State Management with Redux, Part 1

In this series, I want to go over the who, what, and why of Redux as a tool, separate from React, and then go over the popular combination of React and Redux.

Welcome back!

I thought I would write another mini-series about a topic that I gave me trouble long ago and I now enjoy and understand really well. The topic is Redux and despite the things you might have heard it’s a lot of fun…or I’ve been hit in the head by a welding mallet, only time will tell. Plus we’re all in this together anyway.

https://i.imgur.com/SQiT9.gif

In this series, I want to go over the who, what, and why of Redux as a tool, separate from React, and then go over the popular combination of React and Redux.

Let’s get started!

Who is Redux and What Can It Do?

As mentioned in the introduction, I’m going to go over Redux as a separate tool away from React because Redux can be used with any JavaScript framework, including plain vanilla JavaScript.

If you google “What is Redux?” you will receive along answer and it’s history. It’s a nice read, but not necessary. To simply explain what it is: Redux is a tool that makes an engineer’s job easier. It help manage our state and keeps our code clean manageable by making state a separate object outside of an application. This separate state object is an immutable tree which can’t be changed directly.

If you have used React’s useState hook and/or class components in applications before, than you understand how difficult it can be for state to be managed. Sometimes, we can may not be passing state “high enough” in our component tree which causes a lot of frustration in our refactoring.

Why and When Should You Use Redux?

We went over what Redux can do in the previous section and that should also give you ideas on why you should use it. However, answering the question of when to use Redux will help influence why you should use it. When states becomes too unmanageable and to keep your code clean, you should use Redux.

Note: Not every application needs to use Redux… For example, a hammer is a great tool for a lot of home improvement projects, but not every home improvement project requires a hammer.

Redux in Action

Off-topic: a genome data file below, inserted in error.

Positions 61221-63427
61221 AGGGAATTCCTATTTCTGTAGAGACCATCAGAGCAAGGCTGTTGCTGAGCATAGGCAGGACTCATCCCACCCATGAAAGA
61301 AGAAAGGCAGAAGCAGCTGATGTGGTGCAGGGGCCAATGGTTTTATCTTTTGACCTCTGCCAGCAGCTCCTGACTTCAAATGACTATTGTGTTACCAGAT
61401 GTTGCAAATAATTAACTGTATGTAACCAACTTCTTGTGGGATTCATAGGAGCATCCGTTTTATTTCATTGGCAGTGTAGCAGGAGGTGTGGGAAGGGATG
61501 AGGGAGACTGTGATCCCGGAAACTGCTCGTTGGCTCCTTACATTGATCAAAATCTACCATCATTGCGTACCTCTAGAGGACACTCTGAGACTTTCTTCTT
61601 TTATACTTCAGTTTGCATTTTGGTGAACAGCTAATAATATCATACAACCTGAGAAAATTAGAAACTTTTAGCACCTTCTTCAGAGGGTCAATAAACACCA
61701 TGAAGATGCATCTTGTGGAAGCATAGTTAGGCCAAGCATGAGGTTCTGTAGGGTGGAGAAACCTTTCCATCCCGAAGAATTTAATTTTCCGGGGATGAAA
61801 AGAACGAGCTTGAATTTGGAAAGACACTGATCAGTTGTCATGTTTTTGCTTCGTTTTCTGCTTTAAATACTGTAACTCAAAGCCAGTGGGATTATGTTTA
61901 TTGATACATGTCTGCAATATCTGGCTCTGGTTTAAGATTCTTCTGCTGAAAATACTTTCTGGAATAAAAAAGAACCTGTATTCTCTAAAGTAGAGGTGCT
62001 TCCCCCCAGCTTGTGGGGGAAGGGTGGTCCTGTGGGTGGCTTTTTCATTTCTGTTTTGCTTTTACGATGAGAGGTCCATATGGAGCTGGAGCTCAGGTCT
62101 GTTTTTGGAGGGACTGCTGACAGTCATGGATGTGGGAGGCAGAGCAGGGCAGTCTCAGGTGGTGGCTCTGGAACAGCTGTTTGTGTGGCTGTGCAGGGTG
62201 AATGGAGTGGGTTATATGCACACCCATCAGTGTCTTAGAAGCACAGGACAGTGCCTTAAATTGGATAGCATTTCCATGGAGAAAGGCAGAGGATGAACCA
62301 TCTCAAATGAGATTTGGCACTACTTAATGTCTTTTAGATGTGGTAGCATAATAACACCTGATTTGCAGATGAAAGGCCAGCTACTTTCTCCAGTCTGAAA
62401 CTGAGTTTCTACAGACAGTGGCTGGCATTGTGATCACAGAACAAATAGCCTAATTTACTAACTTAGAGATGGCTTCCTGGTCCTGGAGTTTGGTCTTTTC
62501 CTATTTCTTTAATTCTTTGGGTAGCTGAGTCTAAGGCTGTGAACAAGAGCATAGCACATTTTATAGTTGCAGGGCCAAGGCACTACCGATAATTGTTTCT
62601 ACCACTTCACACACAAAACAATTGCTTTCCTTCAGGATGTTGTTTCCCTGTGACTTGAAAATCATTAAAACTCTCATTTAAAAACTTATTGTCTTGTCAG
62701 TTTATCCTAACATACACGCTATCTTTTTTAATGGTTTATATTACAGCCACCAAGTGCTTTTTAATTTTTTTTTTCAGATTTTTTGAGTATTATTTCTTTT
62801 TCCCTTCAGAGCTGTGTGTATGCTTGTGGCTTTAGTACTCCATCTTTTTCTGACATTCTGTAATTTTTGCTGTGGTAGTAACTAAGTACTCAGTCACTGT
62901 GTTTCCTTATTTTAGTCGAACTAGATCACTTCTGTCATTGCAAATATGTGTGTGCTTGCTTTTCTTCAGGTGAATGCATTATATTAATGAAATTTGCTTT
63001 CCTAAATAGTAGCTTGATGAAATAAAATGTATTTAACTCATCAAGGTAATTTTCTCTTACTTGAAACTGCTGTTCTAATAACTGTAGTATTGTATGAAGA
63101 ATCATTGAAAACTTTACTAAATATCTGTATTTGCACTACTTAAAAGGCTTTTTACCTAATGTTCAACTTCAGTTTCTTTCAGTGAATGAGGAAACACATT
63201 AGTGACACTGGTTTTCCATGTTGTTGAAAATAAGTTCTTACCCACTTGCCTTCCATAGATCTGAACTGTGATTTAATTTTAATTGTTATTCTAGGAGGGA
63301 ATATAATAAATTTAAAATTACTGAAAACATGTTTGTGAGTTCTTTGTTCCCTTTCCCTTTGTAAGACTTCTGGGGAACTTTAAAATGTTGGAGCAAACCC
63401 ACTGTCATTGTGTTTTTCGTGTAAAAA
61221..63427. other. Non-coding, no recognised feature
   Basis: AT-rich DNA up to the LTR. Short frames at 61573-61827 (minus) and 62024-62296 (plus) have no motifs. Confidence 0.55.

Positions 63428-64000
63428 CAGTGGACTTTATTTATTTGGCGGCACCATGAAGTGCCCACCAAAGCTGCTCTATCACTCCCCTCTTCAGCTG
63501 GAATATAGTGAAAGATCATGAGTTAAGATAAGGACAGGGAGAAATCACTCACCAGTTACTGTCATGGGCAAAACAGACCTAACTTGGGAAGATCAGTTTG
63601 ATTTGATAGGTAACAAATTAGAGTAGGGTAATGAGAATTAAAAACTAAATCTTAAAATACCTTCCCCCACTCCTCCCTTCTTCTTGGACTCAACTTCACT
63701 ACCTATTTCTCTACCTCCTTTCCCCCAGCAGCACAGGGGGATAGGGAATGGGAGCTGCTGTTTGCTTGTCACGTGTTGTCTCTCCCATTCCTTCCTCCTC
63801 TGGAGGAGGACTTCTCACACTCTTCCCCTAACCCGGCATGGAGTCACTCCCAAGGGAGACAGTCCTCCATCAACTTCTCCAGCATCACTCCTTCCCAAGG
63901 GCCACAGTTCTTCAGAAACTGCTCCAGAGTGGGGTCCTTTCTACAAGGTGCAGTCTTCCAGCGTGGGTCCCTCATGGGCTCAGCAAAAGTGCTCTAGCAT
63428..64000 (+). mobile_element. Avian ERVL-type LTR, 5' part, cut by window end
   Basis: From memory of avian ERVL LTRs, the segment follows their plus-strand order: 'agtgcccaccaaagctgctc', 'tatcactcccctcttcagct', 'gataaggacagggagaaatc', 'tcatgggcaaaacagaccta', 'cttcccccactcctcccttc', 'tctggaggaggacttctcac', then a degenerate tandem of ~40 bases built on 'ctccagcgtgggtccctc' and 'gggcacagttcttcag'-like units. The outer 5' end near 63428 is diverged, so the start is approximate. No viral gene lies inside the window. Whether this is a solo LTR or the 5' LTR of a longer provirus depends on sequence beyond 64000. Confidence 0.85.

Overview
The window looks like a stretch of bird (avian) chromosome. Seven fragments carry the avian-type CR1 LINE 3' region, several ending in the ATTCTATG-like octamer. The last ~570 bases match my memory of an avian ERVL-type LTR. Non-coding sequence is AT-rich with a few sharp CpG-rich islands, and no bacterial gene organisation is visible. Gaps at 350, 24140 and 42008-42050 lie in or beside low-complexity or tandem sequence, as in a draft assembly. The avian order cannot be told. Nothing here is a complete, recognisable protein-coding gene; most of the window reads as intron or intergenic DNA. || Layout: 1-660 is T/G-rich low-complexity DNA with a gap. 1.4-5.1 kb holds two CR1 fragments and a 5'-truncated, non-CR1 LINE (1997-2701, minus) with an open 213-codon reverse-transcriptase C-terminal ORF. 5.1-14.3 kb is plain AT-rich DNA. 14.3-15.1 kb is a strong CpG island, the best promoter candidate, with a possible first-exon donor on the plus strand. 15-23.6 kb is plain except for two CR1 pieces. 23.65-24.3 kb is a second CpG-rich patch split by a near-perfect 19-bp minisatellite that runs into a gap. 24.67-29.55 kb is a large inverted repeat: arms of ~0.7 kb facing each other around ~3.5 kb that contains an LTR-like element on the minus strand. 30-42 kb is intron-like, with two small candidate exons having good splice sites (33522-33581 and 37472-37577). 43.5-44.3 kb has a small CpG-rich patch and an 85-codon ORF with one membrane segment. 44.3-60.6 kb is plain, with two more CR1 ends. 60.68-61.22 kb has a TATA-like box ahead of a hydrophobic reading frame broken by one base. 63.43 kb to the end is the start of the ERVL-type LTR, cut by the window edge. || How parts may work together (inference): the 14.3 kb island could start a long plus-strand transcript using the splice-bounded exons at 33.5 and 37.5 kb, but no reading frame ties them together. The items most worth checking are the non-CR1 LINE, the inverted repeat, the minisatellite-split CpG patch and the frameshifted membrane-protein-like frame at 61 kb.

Let’s go step-by-step

Setup

Open up your preferred IDE text editor and create a new folder with a name of your choosing and create a new file called index.js.

Next, we’re going to run the terminal command npm i redux --save, this should created both package.json and package-lock.json files.

Redux Folder Directory

At the top of our index.js file, we need to import redux into our file. I’m just using ES5 syntax here, but you can use ES6.

ES5:

const redux = require("redux");

(If you’re used to using ES5 but want to learn how you can install ES6 and use that instead, check out this post on Stack Overflow.)

ES6

import redux from 'redux

This next part is something I wanted to show you. When you do console.log(redux), it will return:

{
  __DO_NOT_USE__ActionTypes: {
    INIT: '@@redux/INITg.p.b.5.i.9',
    REPLACE: '@@redux/REPLACEe.c.z.w.8.8',
    PROBE_UNKNOWN_ACTION: [Function: PROBE_UNKNOWN_ACTION]
  },
  applyMiddleware: [Function: applyMiddleware],
  bindActionCreators: [Function: bindActionCreators],
  combineReducers: [Function: combineReducers],
  compose: [Function: compose],
  createStore: [Function: createStore]
}

Let’s explore what each of these functions do:

(It’s okay to not understand how everything is connected at this point.)

createStore

createStore creates our Redux store and holds the complete state tree as our Single Source of Truth. It can take two arguments our combined reducer and a store enhancer (applyMiddleware, more on this later.).

combineReducers

combineReducers is a function that does what the name suggests. It combines the reducer functions that return the default or new state when called. This helps keep everything. organized and clean.

compose

compose allows us to use more than one store enhancer in our createStore function (sort of).

Example:

const composeEnhancer = window.__REDUX_DEVTOOLS_EXTENSION_COMPOSE__ || compose;

const store = createStore(rootReducer, composeEnhancer(applyMiddleware(thunk)));

Here, I wanted to use the Google Chrome Redux Devtools extension (more on that later too when we go over React with Redux) as well as the applyMiddleware function. (Note: This is just one way to use compose. We will use it in another way with React as well.)

bindActionCreators

bindActionCreators works in a similar fashion to combineReducers, it combines the actions that we import from an actions folder. We would use it in our mapDispatchToProps function in React.

applyMiddleware

Lastly, applyMiddleware allows us to use other libraries and extend Redux with custom functionality. For instance, redux-thunk is a popular middleware that people use to make asynchronous API calls. applyMiddleware is a store enhancer.

Conclusion

Hope this first part of the series was helpful!

Next week, I will go through a step-by-step tutorial using Redux in vanilla JavaScript and show you how everything works.